Case Study: Value-Based Blogging

Today I want to open up the guts of this blog and show you with stats, number and benchmarks the return of a value-based approach to blogging. My hope is that my transparency and openness will inspire you to go away and stop competing for retweets in the volume-based game and grasp what rich relationship and real return awaits you if you can get away from vanity and into community.

The image below is a screen shot of the last 7 posts on this blog in PostRank’s Analytics platform. We’ll discuss this tool a bit more in a moment, but the main features are that it tracks the number of engagements per post – most pertinently, the number of Tweets, Google Buzzes, Delicious Bookmarks and other social networks, in addition to unique visitors, reading time, etc.

Look and see how many comments this post gets, compared to how many tweets:

wp-content-uploads-2010-07-scottgould-postrank.png

This isn’t just a trend over the last week. Almost every post I write has more comments than tweets. Also look at the reading times. I’ve highlighted the highest ones. This average time means people are reading the posts and reading the comments.

This means that my RSS subscribers are the real source of engagement for me. According to Feedburner, I have 148 people subscribed in Google Reader, and 48 who have subscribed to this blog in email.

So, time for some analysis:

Value Analysis 1: Keep Your Retweeets

A value based blog doesn’t need lots of retweets to get engagement. I want you and need you to understand right now that whilst more tweets about your posts will get it more coverage, lots of retweets are not necessary for and do not guarantee engagement.

If you were to ask me for my number one metric of success on my blog, I’d tell you instantly it’s comments. It’s the number of the them, and it’s the depth of them – because it means we actually have participation, not just blind retweeting.

Value Analysis 2: Backwards Engagement

According to PostRank, “80% of the conversations about your content happen off-site” (link.) Well, PostRank tels me that for my blog, 60% of the conversations about my content happen on-site. Value-based blogged is totally contradictory to standard volume-based blogging. The engagement is totally the other way around.

I don’t know of any top blog that gets more comments than retweets. In fact that only other blog that I can find that does is Robin Dickinson’s blog.

There are sometimes when admittedly, I wish I had more retweets. Sometimes it annoys me to see how many shallow blogs get so much coverage. But I will tell you this:  no blog post that has received lots of retweets on my blog has ever had lots of comments.

80% engagement off your site is … well … worthless in my opinion.

Value Analysis 3: It Works

It’s one thing talking about a value-based blog if in actual fact it didn’t work. But it does. On an average of 10 tweets per post and 15 comments per post, this blog:

  1. This is the 5th ranked blog on leadership on PostRank (last week I was #3)
  2. This is the 2nd ranked blog on social business on PostRank and 9th ranked for social media marketing.
  3. This is 185th ranked marketing blog on the AdAge Power150 (I would be higher if more people linked here. My InLink score is very low.)

For 10 tweets, this is very good. Most of the blogs on AdAge get a very high number of tweets per post. My AdAge rank is lower, as it takes PostRank (which focusses on engagement), and also considers other measurement platforms that track InLinks, volume of tweets, etc.

But more than these stats, the proof it works is that Like Minds works and engages hundreds of people because of the discussions we have here. It works because someone saw this blog and was so warmly invited when they commented that they saw a link to the Like Minds Club and bought membership right away. It’s also got me a lot of recognition and love.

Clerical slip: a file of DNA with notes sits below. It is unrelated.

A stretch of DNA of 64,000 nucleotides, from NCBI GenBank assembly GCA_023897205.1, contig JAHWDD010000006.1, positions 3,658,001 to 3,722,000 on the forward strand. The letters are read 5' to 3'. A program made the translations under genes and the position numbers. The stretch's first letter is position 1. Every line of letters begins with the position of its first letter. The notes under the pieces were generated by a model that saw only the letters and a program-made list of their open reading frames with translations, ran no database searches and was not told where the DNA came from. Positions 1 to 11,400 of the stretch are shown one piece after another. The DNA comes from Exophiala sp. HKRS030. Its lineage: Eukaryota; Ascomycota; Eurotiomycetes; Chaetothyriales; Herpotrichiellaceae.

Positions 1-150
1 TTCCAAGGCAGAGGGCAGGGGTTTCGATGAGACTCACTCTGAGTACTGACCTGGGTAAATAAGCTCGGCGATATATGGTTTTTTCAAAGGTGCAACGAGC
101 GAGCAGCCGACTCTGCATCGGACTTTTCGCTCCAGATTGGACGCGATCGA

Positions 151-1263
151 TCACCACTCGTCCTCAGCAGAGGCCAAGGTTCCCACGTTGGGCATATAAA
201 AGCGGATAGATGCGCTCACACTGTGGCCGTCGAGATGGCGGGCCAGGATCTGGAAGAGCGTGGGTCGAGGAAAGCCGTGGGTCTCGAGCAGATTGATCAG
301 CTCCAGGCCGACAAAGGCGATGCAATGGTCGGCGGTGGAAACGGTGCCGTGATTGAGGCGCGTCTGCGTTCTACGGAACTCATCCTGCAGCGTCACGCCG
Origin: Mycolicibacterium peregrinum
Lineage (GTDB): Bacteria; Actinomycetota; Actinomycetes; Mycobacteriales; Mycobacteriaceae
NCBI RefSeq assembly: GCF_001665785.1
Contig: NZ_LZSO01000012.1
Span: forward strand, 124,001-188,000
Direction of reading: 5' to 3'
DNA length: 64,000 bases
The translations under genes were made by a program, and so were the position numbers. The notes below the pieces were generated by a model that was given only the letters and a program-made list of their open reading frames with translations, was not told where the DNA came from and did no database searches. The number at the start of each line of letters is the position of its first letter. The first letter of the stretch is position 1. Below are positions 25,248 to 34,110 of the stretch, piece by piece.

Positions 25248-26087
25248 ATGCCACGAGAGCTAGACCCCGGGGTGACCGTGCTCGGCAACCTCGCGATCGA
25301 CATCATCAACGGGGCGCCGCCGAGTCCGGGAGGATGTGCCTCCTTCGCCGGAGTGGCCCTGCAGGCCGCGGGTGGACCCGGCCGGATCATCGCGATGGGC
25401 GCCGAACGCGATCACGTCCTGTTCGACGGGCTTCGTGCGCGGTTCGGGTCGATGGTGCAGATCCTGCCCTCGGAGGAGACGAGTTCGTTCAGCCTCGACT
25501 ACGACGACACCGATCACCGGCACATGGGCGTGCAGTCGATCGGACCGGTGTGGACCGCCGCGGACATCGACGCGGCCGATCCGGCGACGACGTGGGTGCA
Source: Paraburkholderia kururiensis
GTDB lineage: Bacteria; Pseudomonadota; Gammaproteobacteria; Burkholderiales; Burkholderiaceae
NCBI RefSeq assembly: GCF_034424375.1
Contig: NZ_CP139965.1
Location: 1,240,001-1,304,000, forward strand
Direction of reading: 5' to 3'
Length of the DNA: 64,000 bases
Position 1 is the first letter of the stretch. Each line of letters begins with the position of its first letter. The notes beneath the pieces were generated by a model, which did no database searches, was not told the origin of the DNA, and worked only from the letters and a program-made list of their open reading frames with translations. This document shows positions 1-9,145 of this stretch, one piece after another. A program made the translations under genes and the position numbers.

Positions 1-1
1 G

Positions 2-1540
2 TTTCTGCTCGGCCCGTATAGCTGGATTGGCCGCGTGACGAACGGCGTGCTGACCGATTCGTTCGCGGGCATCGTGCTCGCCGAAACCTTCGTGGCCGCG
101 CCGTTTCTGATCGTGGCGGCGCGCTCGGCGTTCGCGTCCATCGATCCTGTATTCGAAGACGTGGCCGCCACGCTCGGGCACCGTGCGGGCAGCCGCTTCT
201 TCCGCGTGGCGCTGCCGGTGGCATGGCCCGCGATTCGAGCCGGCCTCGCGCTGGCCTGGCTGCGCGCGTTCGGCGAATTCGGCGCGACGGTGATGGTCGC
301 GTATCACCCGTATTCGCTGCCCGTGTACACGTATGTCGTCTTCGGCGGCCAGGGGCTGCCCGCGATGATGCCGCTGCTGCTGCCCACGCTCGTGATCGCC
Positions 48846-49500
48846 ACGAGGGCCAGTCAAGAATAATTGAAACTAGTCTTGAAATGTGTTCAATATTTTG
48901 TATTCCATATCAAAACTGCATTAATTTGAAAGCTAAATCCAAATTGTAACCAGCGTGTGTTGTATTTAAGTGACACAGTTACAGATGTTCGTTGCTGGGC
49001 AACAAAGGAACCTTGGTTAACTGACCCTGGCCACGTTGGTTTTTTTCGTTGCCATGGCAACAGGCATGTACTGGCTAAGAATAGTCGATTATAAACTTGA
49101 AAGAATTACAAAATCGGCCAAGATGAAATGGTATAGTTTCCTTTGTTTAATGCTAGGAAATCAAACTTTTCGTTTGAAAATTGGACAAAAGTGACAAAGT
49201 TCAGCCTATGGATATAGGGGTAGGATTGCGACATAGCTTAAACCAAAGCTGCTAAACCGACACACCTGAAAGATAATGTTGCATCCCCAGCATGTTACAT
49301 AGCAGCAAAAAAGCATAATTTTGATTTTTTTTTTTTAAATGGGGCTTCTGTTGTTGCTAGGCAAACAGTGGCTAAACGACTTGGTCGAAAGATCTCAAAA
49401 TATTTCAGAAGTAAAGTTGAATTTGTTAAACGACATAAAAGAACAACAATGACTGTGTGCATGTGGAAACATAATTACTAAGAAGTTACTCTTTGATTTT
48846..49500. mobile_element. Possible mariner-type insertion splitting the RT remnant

It works because authors have found the ideas here (that we formed together through the comments), and put them in their books (they tell me so!) It works because the thing that we discuss have changed lives.

Your Leading Thoughts

I know I’ve kind of preached us full here – but there is room for a very important discussion here. Many of you guys are likely discouraged, distracted by wanting to get your content recognised with retweets and such. I’m keen to know

  1. If you’ve been blogging for 6 months and over, what are your statistics on engagement?
  2. Be honest – how much are tweets and ‘attention’ a motivator for you?
  3. Where on the web do you enjoy engaging in value-based blogs?

Archived Comments

  • http://postrank.com PostRank

    Hey Scott — This is awesome stuff. I love a good case study! (And you have way more cred than I do, since I work for PostRank and all…) :)

    While all kinds of engagement are certainly welcome by most bloggers, you illustrate precisely why we weight comments higher than tweets. It simply indicates higher engagement levels. (Not just higher than tweets, but any of the fast, “button-clicking” forms of online social activity.)

    If any of your readers would like to check out how Analytics can help them sort out what kinds of engagement they’re getting, and where the really valuable stuff is coming from, they can sign up for the free trial here: https://analytics.postrank.com/register/private (doesn’t require credit card info) and use the coupon code “scottgould” (without quotation marks) to get three free months instead of just one. I added a few free months to your account, too, as a small thank you for the post. People ALWAYS want to see more case studies. :)

    And, as always, if anyone has any questions or whatnot, they’re welcome to give me a holler: @postrank or melanie@postrank.com.

  • / Scott Gould

    Hey Melanie

    I do intend to write more about PostRank soon. It really has become my favourite measurement and monitoring tool.

    One of the best uses is using it to thank people who shared my stuff (seeing as there are so few!)

    Scott

  • http://twitter.com/98rosjon Jonny Rose

    Typical numbers for my two blogs:

    The Happy Church (articles published fortnightly)

    Date started: 1st Jan 2010
    Articles published: 31
    Average views per day: 40
    Av comment per article: 3

    Jonathan Rose Blog (articles published thrice weekly)
    Date started: May 2010
    Articles published: 22
    Average views per day: 41
    Av comments per article: 5

    As a blogger who is not (presently) seeking a massive online presence, I have found that nearly ALL conversations about my content is done off-line. This is fine for me as I am not trying to build a community around my blog*, it is merely a second-home from Facebook (where I do most of my online engagement) – a holiday home, if you will.